Welcome to the home of The Question Evolution Project. Presenting information demonstrating that there is no truth in minerals-to-man evolution, and presenting evidence for special creation. —Established by Cowboy Bob Sorensen

Tuesday, October 11, 2016

Looks Like a Dog, Bites Like a Devil

Look at that cute little dog. No, it's a weasel. No, it looks like it could be related to several critters, but the Tasmanian Devil is a marsupial like koalas, wombats, and the like. But I wouldn't advise trying to pet it, they have a mighty powerful bite. Although they're fond of eating, they're primarily scavengers. Their portrayal in some animated cartoons is fanciful, and the fierceness portrayed may be based on its initial overblown reputation.


The Tasmanian Devil's fierce reputation is exaggerated. It is not friendly to evolutionary explanations of it's origin.
Image credit: Pixabay / annca
Evolutionists have difficulty giving its origin, using words like "probably", and the fossil record does not show much change over the years. Creationists offer an explanation for their dispersal after the Genesis Flood, but admittedly their speculation is about what likely happened.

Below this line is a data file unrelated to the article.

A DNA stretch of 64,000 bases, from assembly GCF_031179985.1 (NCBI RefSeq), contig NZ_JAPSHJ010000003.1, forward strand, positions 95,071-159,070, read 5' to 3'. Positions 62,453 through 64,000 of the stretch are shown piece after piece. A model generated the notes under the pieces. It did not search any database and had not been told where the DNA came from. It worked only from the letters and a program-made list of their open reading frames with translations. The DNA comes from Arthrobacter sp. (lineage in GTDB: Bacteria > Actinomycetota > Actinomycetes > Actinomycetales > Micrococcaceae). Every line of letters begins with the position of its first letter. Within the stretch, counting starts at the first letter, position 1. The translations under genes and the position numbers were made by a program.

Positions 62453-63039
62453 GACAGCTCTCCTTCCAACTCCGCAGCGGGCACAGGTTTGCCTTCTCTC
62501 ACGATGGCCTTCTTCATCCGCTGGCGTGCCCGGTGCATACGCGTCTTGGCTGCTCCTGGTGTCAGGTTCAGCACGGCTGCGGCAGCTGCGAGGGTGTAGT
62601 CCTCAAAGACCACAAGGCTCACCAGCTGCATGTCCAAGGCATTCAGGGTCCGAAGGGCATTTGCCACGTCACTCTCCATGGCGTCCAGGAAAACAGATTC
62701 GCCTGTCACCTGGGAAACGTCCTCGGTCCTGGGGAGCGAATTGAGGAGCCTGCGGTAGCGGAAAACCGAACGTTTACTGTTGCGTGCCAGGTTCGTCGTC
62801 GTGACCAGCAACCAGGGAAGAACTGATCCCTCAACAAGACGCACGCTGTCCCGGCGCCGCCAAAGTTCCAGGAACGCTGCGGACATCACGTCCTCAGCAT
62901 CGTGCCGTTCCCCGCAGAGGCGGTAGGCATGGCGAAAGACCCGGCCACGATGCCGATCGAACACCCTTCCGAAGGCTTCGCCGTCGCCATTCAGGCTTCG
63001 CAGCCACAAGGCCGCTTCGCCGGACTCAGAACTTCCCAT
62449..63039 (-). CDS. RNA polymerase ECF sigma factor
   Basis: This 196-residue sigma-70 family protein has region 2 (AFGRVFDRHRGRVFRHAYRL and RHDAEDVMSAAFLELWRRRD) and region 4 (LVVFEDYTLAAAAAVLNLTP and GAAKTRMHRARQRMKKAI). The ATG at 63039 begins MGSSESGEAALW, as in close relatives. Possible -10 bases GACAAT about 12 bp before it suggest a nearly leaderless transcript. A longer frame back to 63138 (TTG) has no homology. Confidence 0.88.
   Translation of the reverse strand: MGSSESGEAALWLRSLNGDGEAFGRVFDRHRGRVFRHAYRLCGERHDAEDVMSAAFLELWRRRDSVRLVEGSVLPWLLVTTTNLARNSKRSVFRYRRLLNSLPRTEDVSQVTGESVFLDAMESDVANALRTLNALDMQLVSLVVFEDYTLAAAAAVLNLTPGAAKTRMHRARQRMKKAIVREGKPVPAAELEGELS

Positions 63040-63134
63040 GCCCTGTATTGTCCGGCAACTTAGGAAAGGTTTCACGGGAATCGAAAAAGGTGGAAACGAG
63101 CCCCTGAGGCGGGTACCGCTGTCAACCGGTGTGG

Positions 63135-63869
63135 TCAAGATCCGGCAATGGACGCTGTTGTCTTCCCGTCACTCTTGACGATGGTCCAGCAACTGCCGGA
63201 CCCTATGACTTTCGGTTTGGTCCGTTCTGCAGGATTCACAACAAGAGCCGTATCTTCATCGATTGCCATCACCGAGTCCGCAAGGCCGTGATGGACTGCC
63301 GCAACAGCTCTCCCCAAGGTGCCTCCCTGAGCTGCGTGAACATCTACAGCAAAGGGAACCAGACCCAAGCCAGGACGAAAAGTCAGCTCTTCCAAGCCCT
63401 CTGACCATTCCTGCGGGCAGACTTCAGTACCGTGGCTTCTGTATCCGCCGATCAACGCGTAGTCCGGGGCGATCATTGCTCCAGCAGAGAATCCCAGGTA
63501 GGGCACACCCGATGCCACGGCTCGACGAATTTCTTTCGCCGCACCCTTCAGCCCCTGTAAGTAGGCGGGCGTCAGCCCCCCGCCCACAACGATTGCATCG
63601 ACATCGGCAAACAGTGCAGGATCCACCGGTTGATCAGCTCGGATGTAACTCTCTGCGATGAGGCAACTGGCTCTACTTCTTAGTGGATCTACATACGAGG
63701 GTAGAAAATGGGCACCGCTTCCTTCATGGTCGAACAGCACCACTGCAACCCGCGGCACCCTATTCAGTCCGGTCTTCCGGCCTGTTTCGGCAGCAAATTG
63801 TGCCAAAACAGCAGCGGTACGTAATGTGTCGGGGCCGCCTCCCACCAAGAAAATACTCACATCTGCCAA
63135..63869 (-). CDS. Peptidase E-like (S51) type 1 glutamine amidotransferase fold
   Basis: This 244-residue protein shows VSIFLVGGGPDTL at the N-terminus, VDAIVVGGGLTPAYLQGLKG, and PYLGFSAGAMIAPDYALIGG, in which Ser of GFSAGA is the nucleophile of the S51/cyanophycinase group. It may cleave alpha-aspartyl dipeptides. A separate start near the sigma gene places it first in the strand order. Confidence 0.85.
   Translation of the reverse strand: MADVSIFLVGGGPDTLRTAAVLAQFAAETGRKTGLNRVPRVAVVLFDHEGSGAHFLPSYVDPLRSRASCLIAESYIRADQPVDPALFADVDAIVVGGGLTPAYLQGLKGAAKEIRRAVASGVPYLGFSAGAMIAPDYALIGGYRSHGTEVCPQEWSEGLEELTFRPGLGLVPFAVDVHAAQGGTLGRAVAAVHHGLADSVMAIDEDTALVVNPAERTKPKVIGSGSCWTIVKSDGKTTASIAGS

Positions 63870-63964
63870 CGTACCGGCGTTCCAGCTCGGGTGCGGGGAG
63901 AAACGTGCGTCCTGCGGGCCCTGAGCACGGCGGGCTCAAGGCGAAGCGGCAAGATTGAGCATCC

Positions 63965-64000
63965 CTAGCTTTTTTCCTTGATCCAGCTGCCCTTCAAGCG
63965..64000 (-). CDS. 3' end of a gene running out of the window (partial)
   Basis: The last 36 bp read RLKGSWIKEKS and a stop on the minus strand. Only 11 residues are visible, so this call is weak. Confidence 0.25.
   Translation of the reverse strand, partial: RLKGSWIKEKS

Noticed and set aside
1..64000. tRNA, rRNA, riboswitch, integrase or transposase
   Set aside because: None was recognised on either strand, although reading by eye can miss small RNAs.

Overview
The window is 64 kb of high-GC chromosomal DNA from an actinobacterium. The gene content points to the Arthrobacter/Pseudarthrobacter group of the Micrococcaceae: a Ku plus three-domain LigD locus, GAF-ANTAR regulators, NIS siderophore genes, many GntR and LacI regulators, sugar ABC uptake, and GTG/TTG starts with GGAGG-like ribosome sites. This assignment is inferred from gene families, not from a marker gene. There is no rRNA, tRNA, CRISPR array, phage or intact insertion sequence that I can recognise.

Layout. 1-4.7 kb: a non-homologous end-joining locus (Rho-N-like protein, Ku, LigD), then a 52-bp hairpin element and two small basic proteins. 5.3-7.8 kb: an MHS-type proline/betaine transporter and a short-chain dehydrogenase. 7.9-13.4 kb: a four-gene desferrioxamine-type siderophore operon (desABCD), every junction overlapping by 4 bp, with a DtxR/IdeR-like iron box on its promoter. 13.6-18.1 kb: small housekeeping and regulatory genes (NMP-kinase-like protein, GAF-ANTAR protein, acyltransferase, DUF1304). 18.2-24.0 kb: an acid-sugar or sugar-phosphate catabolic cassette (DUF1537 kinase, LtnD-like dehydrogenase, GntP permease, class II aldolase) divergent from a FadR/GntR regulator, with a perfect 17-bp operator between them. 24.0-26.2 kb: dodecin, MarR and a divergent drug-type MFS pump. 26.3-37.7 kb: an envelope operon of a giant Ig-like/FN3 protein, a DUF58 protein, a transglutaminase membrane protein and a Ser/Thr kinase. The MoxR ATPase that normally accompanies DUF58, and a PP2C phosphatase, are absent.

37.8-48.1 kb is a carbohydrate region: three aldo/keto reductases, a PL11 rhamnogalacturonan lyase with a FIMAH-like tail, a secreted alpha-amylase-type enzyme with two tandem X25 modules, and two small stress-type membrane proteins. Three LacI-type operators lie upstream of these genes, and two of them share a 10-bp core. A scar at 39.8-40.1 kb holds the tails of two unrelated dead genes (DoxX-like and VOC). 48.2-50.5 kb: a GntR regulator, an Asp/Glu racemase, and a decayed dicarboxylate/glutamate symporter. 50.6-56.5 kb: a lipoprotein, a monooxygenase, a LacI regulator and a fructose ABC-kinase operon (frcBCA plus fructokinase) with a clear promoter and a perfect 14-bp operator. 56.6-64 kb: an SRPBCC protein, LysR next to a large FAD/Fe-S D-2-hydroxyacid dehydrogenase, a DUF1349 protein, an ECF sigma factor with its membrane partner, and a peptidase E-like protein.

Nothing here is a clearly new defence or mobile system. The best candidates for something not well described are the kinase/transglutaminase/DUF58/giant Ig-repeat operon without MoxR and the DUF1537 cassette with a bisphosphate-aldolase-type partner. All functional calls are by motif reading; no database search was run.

One of the most undeserved reputations of all in the animal kingdom belongs to a marsupial, (Sarcophilus harrisii). Early written reports described it as “untameably savage, highly destructive to livestock and with such a fierce bite that ordinary-sized dogs were no match for it.” Even the scientific genus name means ‘flesh-lover’.

When a boatload of English officers, sailors and convicts settled by the Derwent River in South Tasmania in 1803, one could understand if they were somewhat apprehensive listening to the devil’s alien shrieks and screams during the night. Some descriptions bordered on the farcical, stating the devil will “slay other creatures for the mere wanton lust of slaughter.”
To read the rest, click on "The Tasmanian Devil". You may get a giggle out of the very short video clip from Bedevilled Rabbit, below.





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